But the icons also denote a sense of security in “guessing” where the navigation button will lead. You don’t even need to read the labels if you can quickly skim down the list of icons to find what you’re looking for. It’s thoughtful to consider building your own mobile navigation in a similar fashion, if you have the screen real estate.
Even mobile HTML5 web apps can utilize simple icons for a navigation list. The jQuery Mobile library is one option if you’re interested in working with open source.
Hidden Side Panels
The new Sparrow mail app has one of the richest user interfaces I’ve ever seen. All the custom backgrounds and textures feel so unique. Not to mention the extremely straightforward process of setting up e-mail accounts and managing your inbox.
What strikes me about their navigation is the multi-system hierarchy. You can first tap on the top left button to open up a list of e-mail folders(inbox, archives, trash). But tapping again will bring up your complete list of e-mail accounts, which you can quickly switch between. You don’t see this type of side navigation implemented in any modern websites.
Each menu is animated as you switch between accounts and folders. The demonstration is so clean and organized, I was blown away my first use of the app! Screen clutter is basically non-existent since you can hide all the navigation links until they’re called upon. Try implementing a similar design with jQuery and you’ll see just how powerful a hidden navigation can be.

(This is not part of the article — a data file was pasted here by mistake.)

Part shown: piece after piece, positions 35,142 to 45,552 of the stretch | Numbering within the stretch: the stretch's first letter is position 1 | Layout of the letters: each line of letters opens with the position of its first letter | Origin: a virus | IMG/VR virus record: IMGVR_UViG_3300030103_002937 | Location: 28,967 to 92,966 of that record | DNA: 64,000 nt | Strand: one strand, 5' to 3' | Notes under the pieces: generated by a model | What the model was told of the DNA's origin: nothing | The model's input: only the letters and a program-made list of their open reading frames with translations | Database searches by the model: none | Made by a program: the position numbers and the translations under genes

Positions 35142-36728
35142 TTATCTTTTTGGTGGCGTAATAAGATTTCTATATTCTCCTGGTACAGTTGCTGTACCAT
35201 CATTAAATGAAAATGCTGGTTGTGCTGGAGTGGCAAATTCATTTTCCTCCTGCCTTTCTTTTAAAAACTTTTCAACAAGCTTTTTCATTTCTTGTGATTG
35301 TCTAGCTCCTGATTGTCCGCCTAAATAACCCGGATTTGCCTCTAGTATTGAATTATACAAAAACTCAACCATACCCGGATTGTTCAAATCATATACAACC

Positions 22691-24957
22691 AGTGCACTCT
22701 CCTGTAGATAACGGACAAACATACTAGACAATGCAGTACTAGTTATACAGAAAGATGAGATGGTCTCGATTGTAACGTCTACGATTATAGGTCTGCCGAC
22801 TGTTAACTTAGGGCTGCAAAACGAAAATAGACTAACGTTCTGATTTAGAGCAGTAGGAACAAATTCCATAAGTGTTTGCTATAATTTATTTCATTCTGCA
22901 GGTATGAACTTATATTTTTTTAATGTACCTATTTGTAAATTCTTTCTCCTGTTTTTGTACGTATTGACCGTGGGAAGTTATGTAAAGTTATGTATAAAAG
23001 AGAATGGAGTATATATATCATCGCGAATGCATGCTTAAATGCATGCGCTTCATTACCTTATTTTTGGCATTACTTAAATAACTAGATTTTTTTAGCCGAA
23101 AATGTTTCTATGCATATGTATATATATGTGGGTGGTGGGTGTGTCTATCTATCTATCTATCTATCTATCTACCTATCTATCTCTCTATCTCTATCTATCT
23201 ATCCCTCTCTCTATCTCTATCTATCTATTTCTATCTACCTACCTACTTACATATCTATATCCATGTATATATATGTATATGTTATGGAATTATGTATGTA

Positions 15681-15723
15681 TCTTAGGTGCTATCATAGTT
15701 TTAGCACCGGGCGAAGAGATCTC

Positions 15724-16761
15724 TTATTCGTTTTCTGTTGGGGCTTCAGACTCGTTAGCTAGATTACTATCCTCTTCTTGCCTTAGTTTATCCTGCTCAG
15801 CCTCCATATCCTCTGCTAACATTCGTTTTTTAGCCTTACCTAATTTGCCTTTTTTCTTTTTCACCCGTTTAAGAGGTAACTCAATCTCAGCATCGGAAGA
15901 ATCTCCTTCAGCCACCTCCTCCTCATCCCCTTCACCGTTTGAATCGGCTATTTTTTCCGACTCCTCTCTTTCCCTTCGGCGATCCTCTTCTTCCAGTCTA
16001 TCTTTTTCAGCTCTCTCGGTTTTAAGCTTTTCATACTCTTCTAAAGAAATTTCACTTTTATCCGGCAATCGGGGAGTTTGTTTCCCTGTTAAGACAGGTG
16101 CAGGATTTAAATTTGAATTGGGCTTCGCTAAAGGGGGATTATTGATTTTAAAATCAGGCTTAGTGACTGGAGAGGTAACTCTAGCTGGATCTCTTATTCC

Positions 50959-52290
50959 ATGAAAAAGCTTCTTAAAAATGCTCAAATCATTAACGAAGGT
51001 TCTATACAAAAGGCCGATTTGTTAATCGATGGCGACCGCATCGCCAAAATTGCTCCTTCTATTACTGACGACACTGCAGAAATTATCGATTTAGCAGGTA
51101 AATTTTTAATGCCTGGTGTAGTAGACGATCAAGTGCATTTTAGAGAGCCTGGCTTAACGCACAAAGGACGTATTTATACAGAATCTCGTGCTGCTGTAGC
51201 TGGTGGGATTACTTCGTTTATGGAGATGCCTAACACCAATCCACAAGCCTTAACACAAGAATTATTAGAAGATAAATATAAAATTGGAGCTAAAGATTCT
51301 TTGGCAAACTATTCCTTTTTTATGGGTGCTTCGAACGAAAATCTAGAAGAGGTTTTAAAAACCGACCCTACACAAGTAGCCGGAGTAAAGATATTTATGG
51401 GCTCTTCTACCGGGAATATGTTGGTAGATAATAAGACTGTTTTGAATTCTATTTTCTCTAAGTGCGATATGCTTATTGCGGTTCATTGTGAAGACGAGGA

Bottom Tab Buttons
I have always loved Dribbble for the simplistic yet instinctual nature of their website layout. There have been a few mobile clients released for iPhone all based on recent Dribbble posts – and Shotz has to be one of my favorites. Their navigation system is located in the bottom tab bar portion of the screen.
You can quickly flip through Dribbble shots pulled directly from the API in different areas. You can choose between popular shots, Debuts, everyone’s shots, and even your own profile shots. This navigation system is stupidly obvious to work with, which is always a good thing!
Another point to bring up is the switch button in the top-right corner. You can tap this input to change between thumbnail and detail view. It’s a really handy piece of functionality which developers have only just recently started to include. Websites have been using this idea for quite a while in e-commerce shops and blog post archives.